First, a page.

Strong state alcohol policies protective against binge drinking
According to a new study, a novel composite measure consisting of 29 alcohol policies demonstrates that a strong alcohol policy environment is a protective factor against binge drinking in the U.S. The study was led by researchers at the Boston University Schools of Medicine (BUSM) and Public Health and Boston Medical Center (BMC), and is published in the current issue of the American Journal of Preventive Medicine.
Binge drinking is a common and risky pattern of alcohol consumption that is responsible for more than half of the 80,000 alcohol-attributable deaths that occur each year in the United States. “If alcohol policies were a newly discovered gene, pill or vaccine, we’d be investing billions of dollars to bring them to market,” said Tim Naimi, MD, MPH, senior author of the study, and associate professor of medicine at BUSM and attending physician at BMC.
While previous research demonstrates that individual alcohol policies can reduce risky drinking and alcohol-related harms, this is the first study to characterize the effect of the overall alcohol policy environment. States with stronger policy scores had lower rates of binge drinking, and states with larger increases in policies had larger decreases in binge drinking over time. Specifically, compared with states with weaker policy environments, states with stronger policy environments had only one-fourth of the likelihood of having binge drinking rates in the top 25% of states, even after accounting for a variety of factors associated with alcohol consumption such as age, sex, race, religious composition, income, geographic region, urban-rural differences, and levels of police and alcohol enforcement personnel.
Alcohol policy environments differed considerably between states, with policy scores varying up to threefold between them. Among all states and Washington D.C., almost half had a rating of less than 50 percent of the maximum possible score in any particular year from 2000-2010, and states in the bottom quartile of policy strength had binge drinking rates that were 33% higher than those in the top quartile. “Unfortunately, most states have not taken advantage of these policies to help drinkers consume responsibly, and to protect innocent citizens from the devastating second-hand effects and economic costs from excessive drinking,” added Naimi.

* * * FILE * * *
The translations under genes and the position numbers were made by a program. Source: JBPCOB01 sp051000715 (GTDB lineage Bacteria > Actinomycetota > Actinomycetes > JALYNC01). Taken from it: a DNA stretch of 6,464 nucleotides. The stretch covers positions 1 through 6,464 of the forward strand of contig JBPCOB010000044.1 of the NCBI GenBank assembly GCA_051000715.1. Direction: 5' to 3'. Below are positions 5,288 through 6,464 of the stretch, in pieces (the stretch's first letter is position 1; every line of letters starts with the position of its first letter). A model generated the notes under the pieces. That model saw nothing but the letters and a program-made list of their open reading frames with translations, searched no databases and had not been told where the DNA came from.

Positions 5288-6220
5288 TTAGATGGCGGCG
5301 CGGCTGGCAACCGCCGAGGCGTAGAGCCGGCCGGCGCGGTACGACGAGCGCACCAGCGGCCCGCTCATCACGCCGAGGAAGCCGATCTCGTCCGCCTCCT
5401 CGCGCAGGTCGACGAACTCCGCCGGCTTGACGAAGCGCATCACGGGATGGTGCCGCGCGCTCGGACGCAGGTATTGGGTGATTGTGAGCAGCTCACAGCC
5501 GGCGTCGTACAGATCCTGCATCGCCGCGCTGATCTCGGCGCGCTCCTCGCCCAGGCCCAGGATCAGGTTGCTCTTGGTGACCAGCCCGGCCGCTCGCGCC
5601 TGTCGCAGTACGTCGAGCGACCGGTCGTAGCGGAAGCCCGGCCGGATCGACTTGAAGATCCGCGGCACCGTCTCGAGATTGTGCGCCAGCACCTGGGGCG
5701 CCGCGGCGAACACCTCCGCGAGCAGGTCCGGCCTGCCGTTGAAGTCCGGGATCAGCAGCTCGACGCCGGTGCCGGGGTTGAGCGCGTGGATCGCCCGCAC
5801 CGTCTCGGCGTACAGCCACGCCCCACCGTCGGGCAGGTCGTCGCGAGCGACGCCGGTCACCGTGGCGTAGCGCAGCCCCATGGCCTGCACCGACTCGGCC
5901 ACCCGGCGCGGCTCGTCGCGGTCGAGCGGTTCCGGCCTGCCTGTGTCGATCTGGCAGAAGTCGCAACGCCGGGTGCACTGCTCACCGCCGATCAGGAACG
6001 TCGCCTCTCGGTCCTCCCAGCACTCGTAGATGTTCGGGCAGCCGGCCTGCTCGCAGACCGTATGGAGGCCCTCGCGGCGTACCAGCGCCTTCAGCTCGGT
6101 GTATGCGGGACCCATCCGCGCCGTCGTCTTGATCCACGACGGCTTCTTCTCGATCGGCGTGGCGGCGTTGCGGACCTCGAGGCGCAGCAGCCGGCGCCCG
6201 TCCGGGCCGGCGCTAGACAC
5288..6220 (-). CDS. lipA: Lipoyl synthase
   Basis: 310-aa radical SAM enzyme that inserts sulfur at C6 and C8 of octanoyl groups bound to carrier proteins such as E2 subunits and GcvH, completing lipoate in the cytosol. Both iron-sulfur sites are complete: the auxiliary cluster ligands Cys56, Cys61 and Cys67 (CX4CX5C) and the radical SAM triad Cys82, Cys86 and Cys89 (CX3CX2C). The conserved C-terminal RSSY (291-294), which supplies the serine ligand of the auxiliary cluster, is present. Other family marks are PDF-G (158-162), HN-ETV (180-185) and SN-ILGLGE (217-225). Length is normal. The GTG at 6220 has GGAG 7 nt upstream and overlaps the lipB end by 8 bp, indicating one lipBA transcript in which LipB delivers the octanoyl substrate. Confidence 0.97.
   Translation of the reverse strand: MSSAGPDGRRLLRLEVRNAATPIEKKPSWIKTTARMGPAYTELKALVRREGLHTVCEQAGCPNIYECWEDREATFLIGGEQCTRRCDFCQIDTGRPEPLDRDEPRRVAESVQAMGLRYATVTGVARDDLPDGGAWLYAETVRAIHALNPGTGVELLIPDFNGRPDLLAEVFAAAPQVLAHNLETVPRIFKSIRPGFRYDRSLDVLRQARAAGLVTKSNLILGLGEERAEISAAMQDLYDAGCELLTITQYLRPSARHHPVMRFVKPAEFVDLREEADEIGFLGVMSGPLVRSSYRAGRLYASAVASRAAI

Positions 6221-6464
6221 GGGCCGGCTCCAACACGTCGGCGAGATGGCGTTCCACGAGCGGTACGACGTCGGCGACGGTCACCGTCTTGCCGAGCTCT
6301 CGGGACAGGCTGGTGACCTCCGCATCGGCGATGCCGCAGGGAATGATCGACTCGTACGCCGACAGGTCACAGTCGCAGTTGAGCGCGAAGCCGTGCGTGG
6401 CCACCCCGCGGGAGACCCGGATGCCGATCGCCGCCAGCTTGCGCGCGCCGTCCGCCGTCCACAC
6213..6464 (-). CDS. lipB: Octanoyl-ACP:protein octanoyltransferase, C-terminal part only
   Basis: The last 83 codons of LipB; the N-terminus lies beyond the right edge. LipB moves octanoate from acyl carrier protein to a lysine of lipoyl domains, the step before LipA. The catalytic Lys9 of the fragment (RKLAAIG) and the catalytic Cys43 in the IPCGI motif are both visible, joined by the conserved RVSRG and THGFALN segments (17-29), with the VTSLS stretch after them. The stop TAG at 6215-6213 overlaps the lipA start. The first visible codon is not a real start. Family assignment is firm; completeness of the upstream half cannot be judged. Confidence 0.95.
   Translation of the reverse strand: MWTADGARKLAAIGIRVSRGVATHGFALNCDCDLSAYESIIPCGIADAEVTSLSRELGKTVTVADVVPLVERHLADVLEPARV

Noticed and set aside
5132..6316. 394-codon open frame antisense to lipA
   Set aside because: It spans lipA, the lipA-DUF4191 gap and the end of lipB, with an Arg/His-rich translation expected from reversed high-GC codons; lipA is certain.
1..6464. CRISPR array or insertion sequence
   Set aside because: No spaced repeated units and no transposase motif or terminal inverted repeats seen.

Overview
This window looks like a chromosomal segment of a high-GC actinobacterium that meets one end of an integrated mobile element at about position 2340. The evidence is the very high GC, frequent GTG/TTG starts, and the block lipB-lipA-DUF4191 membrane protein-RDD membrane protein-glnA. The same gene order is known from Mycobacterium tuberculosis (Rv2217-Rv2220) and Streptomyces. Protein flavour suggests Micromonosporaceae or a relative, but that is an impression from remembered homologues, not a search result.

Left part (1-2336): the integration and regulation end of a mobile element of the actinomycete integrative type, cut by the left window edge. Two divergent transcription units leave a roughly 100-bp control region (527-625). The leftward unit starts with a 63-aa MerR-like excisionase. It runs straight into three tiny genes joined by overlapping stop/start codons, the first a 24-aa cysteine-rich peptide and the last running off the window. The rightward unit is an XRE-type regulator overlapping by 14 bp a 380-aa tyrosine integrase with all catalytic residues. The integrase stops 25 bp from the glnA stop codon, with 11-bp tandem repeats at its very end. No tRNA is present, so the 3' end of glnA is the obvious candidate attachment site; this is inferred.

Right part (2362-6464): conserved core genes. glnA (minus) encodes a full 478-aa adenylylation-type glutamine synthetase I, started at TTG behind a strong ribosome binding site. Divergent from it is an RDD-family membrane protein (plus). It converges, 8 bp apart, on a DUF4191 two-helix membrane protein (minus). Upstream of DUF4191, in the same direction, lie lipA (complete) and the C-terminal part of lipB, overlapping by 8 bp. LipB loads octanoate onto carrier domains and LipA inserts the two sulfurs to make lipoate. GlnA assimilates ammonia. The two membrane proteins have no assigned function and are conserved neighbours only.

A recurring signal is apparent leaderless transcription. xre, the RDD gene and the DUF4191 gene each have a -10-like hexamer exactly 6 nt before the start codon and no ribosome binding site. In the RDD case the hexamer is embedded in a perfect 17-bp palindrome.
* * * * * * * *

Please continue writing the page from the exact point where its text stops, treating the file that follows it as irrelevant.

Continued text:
Overall, analyses showed that the policy environment was largely responsible for state-level differences in binge drinking. “The bottom line is that this study adds an important dimension to a large body of research demonstrating that alcohol policies matter - and matter a great deal – for reducing and preventing the fundamental building block of alcohol-related problems,” said Naimi.
The study was supported by NIH grant AA018377. Co-authors include Jason Blanchette, MPH; Toben Nelson, ScD, MPH; Thien Nguyen, MPH; Nadiua Oussayef, JD, MPH: Timothy Heeren, PhD; Paul Gruenwald, PhD; Jame Mosher, JD; and Ziming Xuan, ScD, SM.
Boston University Medical Center